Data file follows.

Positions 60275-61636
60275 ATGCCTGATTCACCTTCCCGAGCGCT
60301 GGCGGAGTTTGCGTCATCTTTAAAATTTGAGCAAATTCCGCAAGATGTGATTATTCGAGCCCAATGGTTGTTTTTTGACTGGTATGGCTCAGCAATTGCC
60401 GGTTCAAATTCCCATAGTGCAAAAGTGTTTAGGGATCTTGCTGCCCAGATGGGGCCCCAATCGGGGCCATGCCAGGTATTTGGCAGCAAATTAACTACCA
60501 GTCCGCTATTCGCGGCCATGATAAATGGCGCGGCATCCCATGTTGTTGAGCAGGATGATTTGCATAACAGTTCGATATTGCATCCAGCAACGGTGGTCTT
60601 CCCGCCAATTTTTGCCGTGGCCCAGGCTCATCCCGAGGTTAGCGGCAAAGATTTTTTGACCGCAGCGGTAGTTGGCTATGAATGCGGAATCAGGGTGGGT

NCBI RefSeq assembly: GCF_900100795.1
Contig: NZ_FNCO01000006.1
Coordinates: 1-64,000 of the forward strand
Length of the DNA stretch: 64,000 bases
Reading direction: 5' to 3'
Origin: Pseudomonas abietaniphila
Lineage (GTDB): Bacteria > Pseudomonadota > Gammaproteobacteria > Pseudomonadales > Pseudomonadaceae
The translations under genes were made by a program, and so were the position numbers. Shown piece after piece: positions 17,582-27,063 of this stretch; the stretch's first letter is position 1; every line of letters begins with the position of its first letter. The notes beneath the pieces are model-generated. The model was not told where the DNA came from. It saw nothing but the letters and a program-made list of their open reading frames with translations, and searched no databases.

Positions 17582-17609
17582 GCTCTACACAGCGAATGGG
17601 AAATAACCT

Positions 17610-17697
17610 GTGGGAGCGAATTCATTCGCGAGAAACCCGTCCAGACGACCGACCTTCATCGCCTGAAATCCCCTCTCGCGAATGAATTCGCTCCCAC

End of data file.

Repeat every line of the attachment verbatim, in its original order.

Positions 60275-61636
60275 ATGCCTGATTCACCTTCCCGAGCGCT
60301 GGCGGAGTTTGCGTCATCTTTAAAATTTGAGCAAATTCCGCAAGATGTGATTATTCGAGCCCAATGGTTGTTTTTTGACTGGTATGGCTCAGCAATTGCC
60401 GGTTCAAATTCCCATAGTGCAAAAGTGTTTAGGGATCTTGCTGCCCAGATGGGGCCCCAATCGGGGCCATGCCAGGTATTTGGCAGCAAATTAACTACCA
60501 GTCCGCTATTCGCGGCCATGATAAATGGCGCGGCATCCCATGTTGTTGAGCAGGATGATTTGCATAACAGTTCGATATTGCATCCAGCAACGGTGGTCTT
60601 CCCGCCAATTTTTGCCGTGGCCCAGGCTCATCCCGAGGTTAGCGGCAAAGATTTTTTGACCGCAGCGGTAGTTGGCTATGAATGCGGAATCAGGGTGGGT

NCBI RefSeq assembly: GCF_900100795.1
Contig: NZ_FNCO01000006.1
Coordinates: 1-64,000 of the forward strand
Length of the DNA stretch: 64,000 bases
Reading direction: 5' to 3'
Origin: Pseudomonas abietaniphila
Lineage (GTDB): Bacteria > Pseudomonadota > Gammaproteobacteria > Pseudomonadales > Pseudomonadaceae
The translations under genes were made by a program, and so were the position numbers. Shown piece after piece: positions 17,582-27,063 of this stretch; the stretch's first letter is position 1; every line of letters begins with the position of its first letter. The notes beneath the pieces are model-generated. The model was not told where the DNA came from. It saw nothing but the letters and a program-made list of their open reading frames with translations, and searched no databases.

Positions 17582-17609
17582 GCTCTACACAGCGAATGGG
17601 AAATAACCT

Positions 17610-17697
17610 GTGGGAGCGAATTCATTCGCGAGAAACCCGTCCAGACGACCGACCTTCATCGCCTGAAATCCCCTCTCGCGAATGAATTCGCTCCCAC